The kid wasn’t playing every day, and he wasn’t even a kid anymore. The Dodgers didn’t trust him in the field, so they stuck him on the bench.
He had heard the Montreal Expos might play him every day, if only the Dodgers would trade him. So Steve Garvey walked into the office of the general manager, Al Campanis, and asked what the Dodgers intended to do with him.
“We still think you’re an integral part of the team,” Campanis told Garvey.
There would be no trade. Good thing -- for the Dodgers, for their fans, for baseball history and ultimately for Garvey.
“A week or two later, everything changed,” Garvey said.
It is 35 years later, and Garvey remembers the date by heart: June 23, 1973.
On that day, in the second game of a doubleheader against the Cincinnati Reds, the Dodgers started a new infield combination. Garvey played first base, with Davey Lopes at second base, Bill Russell at shortstop and Ron Cey at third base.
That infield would play together for the rest of that season -- and eight more, setting the most durable of baseball records.
“It’s very special we got to play together for so long,” Russell said. “But you had to produce. You had to win.”
And they did, in unlikely fashion.
The Dodgers did not groom this infield. Russell and Lopes came up as center fielders, but coach Monte Basgall converted Russell to shortstop and Lopes to second base. Cey came up as a third baseman, but so did Garvey.
The Dodgers gave Garvey two years there, watched too many errant throws sail past first base and gave the job to Cey. They tried Garvey in left field and right field, without excitement. And then, in a spell of exasperation more than a stroke of genius, Manager Walter Alston asked Garvey whether he could play first base.
“I had played one game in triple A and one game in Little League,” Garvey said. “I wasn’t going to tell him that.”
In 1974, his first full season at his new position, he won the first of four Gold Glove awards and was selected the National League most valuable player. Fans voted him into the All-Star game -- as a write-in candidate.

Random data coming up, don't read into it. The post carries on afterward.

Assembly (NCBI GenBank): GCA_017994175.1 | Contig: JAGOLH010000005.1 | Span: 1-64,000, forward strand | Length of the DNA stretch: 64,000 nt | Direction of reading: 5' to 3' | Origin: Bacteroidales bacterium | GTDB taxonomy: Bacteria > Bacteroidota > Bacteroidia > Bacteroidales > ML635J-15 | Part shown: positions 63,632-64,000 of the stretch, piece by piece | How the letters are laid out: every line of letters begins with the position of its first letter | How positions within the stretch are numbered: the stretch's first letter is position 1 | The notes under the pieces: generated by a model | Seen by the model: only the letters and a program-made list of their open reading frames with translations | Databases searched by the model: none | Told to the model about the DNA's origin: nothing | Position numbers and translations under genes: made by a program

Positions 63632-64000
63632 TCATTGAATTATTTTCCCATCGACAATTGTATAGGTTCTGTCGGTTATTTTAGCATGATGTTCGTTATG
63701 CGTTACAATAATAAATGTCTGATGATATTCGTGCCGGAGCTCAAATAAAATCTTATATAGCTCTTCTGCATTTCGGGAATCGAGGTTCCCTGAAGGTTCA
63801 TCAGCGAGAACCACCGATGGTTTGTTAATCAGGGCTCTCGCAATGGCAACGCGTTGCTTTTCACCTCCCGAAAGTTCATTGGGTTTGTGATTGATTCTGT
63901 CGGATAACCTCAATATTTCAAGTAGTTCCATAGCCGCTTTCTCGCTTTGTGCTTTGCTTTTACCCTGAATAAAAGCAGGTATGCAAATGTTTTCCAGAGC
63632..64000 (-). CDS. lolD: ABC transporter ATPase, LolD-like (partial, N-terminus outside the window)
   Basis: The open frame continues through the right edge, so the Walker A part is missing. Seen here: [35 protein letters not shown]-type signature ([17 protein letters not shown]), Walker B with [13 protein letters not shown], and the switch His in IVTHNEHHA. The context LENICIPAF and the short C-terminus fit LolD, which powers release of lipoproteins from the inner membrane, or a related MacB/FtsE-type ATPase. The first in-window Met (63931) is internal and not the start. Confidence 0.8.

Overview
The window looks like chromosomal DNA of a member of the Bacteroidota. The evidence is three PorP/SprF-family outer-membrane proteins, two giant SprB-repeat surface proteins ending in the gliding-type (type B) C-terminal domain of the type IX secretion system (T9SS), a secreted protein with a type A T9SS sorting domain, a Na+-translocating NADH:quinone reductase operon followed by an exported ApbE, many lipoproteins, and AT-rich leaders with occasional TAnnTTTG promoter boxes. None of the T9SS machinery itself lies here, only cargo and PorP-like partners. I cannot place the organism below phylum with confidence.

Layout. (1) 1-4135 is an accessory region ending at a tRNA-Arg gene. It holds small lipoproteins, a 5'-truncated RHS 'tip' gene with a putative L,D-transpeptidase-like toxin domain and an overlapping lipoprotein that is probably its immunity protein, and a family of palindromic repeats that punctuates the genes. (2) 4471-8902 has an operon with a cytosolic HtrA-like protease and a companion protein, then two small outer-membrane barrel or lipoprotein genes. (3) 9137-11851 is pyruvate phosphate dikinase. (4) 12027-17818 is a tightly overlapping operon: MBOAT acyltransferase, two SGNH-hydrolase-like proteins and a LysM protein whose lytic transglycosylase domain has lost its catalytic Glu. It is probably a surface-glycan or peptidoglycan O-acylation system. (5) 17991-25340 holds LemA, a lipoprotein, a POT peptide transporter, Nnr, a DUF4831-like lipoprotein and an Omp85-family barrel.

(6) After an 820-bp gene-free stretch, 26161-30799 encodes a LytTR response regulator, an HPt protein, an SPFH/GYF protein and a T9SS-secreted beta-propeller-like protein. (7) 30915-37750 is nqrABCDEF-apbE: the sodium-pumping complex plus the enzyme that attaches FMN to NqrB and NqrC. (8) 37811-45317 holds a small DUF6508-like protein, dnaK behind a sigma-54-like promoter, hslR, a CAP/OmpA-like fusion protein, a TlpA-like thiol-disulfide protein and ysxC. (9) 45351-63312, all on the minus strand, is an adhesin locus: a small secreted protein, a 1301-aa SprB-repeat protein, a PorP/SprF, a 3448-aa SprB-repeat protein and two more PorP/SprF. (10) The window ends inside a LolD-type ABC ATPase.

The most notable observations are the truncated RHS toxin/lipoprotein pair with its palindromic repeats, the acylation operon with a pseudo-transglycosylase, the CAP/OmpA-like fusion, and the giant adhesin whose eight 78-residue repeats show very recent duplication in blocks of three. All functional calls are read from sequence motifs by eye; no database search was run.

By the time the Dodgers broke up that infield, Garvey had been an All-Star eight times, Cey six, Lopes four and Russell three.
The Dodgers never finished lower than third during that nine-year run, with four trips to the World Series. They lost to the Oakland Athletics in 1974, to the New York Yankees in 1977, to the Yankees again in 1978.
In 1981, the infield got one last chance. The Dodgers survived three elimination games against the Houston Astros in the division series, then two elimination games against Montreal in the National League Championship Series.
The Yankees awaited. The Dodgers lost the first two games of the World Series, then won the next four. In the last three games of the Series -- the last three games the infield played together -- Lopes led off, followed by Russell, Garvey and Cey.
“It was kind of a storybook year,” Russell said. “We finally won the World Series, and we beat the Yankees. We knew it might be our last hurrah together.”
The Dodgers traded Lopes that winter, making way for a hot prospect named Steve Sax. Cey and Garvey lasted one more summer with the Dodgers, and Russell evolved into a utilityman.
The record stands, today and forever. It is a cherished artifact of Dodgers history today, but it was a curiosity at the time.
“We didn’t even know we were establishing a record until someone went through the archives and found out there was such a thing,” Lopes told The Times in 2004. (Lopes, in treatment for prostate cancer and on leave from his coaching position with the Philadelphia Phillies, could not comment for this story.)
The long-playing infield lasted nearly twice as long as the previous record-holders, celebrated in baseball lore as Tinker to Evers to Chance.
That would be shortstop Joe Tinker, second baseman Johnny Evers and first baseman Frank Chance. The trio joined third baseman Harry Steinfeldt in the Chicago Cubs’ lineup from 1906 to 1910 -- infield longevity second only to Garvey, Lopes, Russell and Cey, according to Dodgers historian Mark Langill.
“It’s so unique,” Garvey said. “It’s a record that can’t be broken, because the business has changed. You can’t keep one guy for eight years, much less four.”
Said Russell: “If we would have stayed much longer and started much later, we’d be part-owners.”
Garvey and Cey represent the Dodgers in public appearances, and Russell works for the commissioner’s office in umpire evaluation. Each lives in Southern California, where fans can hardly say hello to one member of the infield without mentioning the other three.
“When you go to the World Series four times in 10 years and have a world championship, with the whole infield being All-Stars multiple times, flavored with All-Star outfielders sprinkled in and the great pitching staffs we had, that endears us greatly to them,” Cey said.
“We gave them exactly what they wanted. Their response is that they consider that to be a golden era. They just really appreciated the way we played.
“We became family to them. They became family to us.”
The Dodgers set major league attendance records back then, almost annually, beating the rest of baseball to 3 million fans by a decade. Those fans saw their favorite players in Dodger blue year in and year out, and regularly in October.
And, as sure as the Dodger Dogs were grilled and the outfield wall was free of advertising, those fans saw Garvey at first, Lopes at second, Russell at shortstop and Cey at third.
“A lot of the people that have kids and take them to the game now came up with us,” Russell said. “They say those were the good old days.”